Hike the Sierra High Route in California

By Mike Boisvert.

The most spectacular long-distance mountain walk in North America is so little known that only a few hikers have made the trek in its entirety. During nearly 200 miles, the backpacker will cross only one road, see only a few buildings, and walk on established trails less than half the time. And, as a bonus, almost all of the route traverses timberline, that marvelous landscape sandwiched between forest and talus.

The Sierra High Route (also called the Roper Route) is a cross-country hiking route, 195 miles (314 km) long, through the Sierra Nevada. It was scouted by Steve Roper and described by him in his book Sierra High Route: Traversing Timberline Country.

Much of the Sierra High Route runs parallel to the John Muir Trail, staying east of that trail and keeping above the timberline to higher elevations—between 9,000 and 11,500 feet (2,700 and 3,500 m). About a third of the route follows maintained hiking trails (including 28 miles (45 km) of the John Muir Trail); the rest of the route traverses off-trail meadowlands, granite slabs, and, at high elevations, difficult loose-talus terrain. Hiking the route does not require advanced mountaineering skills, but the hiker occasionally encounters class-3 rock faces in which footholds and handholds must be carefully chosen and tested. The route requires the use of route descriptions, topographical maps, and one or more instruments (e.g., compass, GPS receiver) to navigate: "High Route adventurers will not be put off by the lack of an actual trail, since much of the singular joy of cross-country travel lies in wandering through the timberline country as the pioneers did".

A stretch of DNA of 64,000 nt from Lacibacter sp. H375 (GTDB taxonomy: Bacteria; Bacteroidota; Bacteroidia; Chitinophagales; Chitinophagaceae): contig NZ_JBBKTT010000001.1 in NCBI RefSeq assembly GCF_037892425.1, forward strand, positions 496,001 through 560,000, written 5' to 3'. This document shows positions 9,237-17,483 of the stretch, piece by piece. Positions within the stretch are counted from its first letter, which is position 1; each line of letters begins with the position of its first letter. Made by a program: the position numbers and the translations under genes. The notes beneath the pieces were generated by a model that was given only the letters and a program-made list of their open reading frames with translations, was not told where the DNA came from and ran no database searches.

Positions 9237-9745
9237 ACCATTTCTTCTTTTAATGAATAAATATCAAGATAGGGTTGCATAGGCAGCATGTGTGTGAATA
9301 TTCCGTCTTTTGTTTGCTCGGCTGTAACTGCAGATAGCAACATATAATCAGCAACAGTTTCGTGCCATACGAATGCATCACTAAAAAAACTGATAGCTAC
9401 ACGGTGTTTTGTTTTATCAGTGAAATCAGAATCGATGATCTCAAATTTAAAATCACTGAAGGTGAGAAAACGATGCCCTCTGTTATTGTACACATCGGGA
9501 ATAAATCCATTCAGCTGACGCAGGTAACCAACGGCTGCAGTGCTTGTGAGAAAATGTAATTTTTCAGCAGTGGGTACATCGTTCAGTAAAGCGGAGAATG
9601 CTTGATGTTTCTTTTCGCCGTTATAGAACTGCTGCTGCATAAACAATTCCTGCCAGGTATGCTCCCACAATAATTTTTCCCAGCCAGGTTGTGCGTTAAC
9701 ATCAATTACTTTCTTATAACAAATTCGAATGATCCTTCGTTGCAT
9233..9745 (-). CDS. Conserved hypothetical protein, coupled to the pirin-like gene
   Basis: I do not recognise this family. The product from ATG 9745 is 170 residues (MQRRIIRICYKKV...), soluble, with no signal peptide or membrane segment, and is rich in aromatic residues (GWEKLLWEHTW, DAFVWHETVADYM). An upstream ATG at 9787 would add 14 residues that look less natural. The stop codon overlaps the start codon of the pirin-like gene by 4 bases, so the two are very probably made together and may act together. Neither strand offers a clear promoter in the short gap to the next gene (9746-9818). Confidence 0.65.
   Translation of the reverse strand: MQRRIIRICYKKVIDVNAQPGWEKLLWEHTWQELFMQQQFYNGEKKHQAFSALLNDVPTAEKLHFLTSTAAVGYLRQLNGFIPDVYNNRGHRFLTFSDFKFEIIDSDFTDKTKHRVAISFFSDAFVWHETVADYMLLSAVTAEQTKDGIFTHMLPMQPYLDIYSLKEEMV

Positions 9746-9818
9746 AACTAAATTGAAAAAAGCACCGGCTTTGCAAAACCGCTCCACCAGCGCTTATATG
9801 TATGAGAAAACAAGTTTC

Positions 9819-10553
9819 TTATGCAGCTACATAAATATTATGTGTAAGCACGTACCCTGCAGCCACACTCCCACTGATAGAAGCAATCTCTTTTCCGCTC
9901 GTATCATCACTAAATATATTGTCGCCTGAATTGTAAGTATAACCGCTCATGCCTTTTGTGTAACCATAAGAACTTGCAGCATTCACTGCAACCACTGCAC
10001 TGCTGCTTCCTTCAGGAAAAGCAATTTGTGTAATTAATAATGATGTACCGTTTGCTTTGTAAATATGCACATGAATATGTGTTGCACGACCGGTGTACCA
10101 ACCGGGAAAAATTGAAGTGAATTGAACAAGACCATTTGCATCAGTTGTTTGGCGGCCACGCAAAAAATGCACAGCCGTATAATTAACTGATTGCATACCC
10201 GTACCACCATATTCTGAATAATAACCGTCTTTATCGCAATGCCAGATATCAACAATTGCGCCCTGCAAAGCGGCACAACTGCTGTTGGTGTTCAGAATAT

Very few people have hiked the entire Sierra High Route in one trip. Roper divides the route into five segments:

  • Cirque Country: Cedar Grove to Dusy Basin, traversing the Monarch Divide, Lake (Cartridge Creek) Basin, Upper Basin, Palisades Basin, Barrett Lakes Basin, and Dusy Basin.
  • Whitebark Country: Dusy Basin to Lake Italy, through LeConte Canyon, Muir Pass, Evolution Basin, the Glacier Divide, Humphrey's Basin, and Bear Lakes Basin.
  • Lake Country: Lake Italy to Devils Postpile by way of Bear Lakes Basin, Mono Lakes Basin, the Recesses, the Silver Divide, and the Mammoth Crest.
  • Headwaters Country: Devil's Postpile to Tuolomne Meadows, crossing the Ritter Range and the Catherdral Range. Roper calls this "Headwaters Country" because the route crosses headwaters of the San Joaquin River.
  • Canyon Country: Tuolumne Meadows to Twin Lakes through Yosemite's north country.

From south to north (the direction Roper recommends hiking it), the Sierra High Route passes through Kings Canyon National Park, the Invo National Forest, and Yosemite National Park.

Here are some helpful links:

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